World powers, Iran clinch 'historic' nuclear accord
25 November, 2013
GENEVA: Iran agreed to curb its nuclear programme in exchange for sanctions relief in a breakthrough deal with world powers reached Sunday after a decade of failed diplomacy and rising tensions.
US President Barack Obama said the preliminary accord clinched in marathon Geneva talks was "an important first step" towards easing fears once and for all that Tehran will get the bomb. Iranian President Hassan Rouhani, whose elections in June raised big hopes for a thaw with the West, said on Twitter that the breakthrough was made possible by the "Iranian people's vote for moderation" and that it would "open new horizons".
Israeli Prime Minister Benjamin Netanyahu's office, however, immediately called the agreement struck in Geneva a "bad deal", saying it still left the Islamic republic with the capacity to make a nuclear weapon. Under the deal between Iran and the five permanent members of the UN Security Council plus Germany announced at 3:00 am Geneva time (0200 GMT), Tehran will limit uranium enrichment – the area that raises most suspicions over Iran's alleged nuclear weapons drive - to low levels.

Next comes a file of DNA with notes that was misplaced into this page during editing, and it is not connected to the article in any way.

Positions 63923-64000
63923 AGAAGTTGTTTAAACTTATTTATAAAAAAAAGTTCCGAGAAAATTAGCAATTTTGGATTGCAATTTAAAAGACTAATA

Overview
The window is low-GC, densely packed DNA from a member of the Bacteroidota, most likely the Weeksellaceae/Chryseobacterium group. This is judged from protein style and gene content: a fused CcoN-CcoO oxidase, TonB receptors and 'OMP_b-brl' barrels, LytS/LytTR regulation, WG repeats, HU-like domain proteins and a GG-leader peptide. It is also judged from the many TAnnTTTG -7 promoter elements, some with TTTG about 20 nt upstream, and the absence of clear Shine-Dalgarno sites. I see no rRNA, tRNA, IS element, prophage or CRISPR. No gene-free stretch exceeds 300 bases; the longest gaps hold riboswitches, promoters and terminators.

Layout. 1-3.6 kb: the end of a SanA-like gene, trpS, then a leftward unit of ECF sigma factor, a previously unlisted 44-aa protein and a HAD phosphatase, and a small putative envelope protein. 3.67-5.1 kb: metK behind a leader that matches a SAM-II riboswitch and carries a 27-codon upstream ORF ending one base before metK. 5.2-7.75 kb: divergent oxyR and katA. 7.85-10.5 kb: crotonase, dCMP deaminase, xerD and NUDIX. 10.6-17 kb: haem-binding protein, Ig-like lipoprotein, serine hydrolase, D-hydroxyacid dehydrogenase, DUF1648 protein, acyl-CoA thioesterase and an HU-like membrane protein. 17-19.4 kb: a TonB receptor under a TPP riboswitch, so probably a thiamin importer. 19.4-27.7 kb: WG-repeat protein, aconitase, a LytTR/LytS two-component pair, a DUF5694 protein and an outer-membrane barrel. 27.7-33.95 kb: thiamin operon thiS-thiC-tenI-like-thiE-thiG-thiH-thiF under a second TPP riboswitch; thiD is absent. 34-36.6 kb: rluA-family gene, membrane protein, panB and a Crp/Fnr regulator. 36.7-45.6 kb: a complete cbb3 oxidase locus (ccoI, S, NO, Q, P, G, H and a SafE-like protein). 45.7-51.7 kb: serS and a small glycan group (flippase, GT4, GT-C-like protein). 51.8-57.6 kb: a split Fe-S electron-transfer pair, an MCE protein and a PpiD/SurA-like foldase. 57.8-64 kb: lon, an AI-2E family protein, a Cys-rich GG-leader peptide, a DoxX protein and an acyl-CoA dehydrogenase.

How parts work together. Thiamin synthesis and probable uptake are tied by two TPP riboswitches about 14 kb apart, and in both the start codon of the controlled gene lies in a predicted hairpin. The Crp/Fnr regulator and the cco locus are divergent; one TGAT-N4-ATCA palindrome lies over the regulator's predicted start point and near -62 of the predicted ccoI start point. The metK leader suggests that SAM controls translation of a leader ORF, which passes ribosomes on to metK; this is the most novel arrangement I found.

It will neutralise its entire stockpile of uranium enriched to medium 20-percent purities - close to weapons-grade - within six months. Iran will also not add to its stockpile of low-enriched uranium, nor install more centrifuges or commission the Arak reactor. UN atomic inspectors will also have additional, "unprecedented" access.
Iran will get some $7 billion in sanctions relief and the powers promised to impose no new embargo measures for six months if it sticks by the accord. This represents "limited, temporary, targeted, and reversible relief while maintaining the vast bulk of our sanctions, including the oil, finance, and banking sanctions architecture," the White House said. During this six-month period, Iran and the US, China, Russia, France, Britain and Germany will negotiate a "comprehensive solution ... to give the international community confidence that Iran's nuclear activities will be exclusively peaceful."
Pakistan welcomes 'understanding'
Pakistan on Sunday welcomed the understanding reached between the Islamic Republic of Iran and P5+1 world powers in Geneva on Tehran's nuclear issue.
Foreign Office spokesman Aizaz Ahmed Chaudhry, in a statement, said as a brotherly neighbouring country of Iran, Pakistan has always underscored the importance of finding a peaceful solution to this issue. He said, "We have also been stressing the need to avert confrontation over Iran's nuclear programme which had the potential to destabilise our region."
The spokesman said the understanding is an important development, which should augur well for peace and security in our region and the world at large.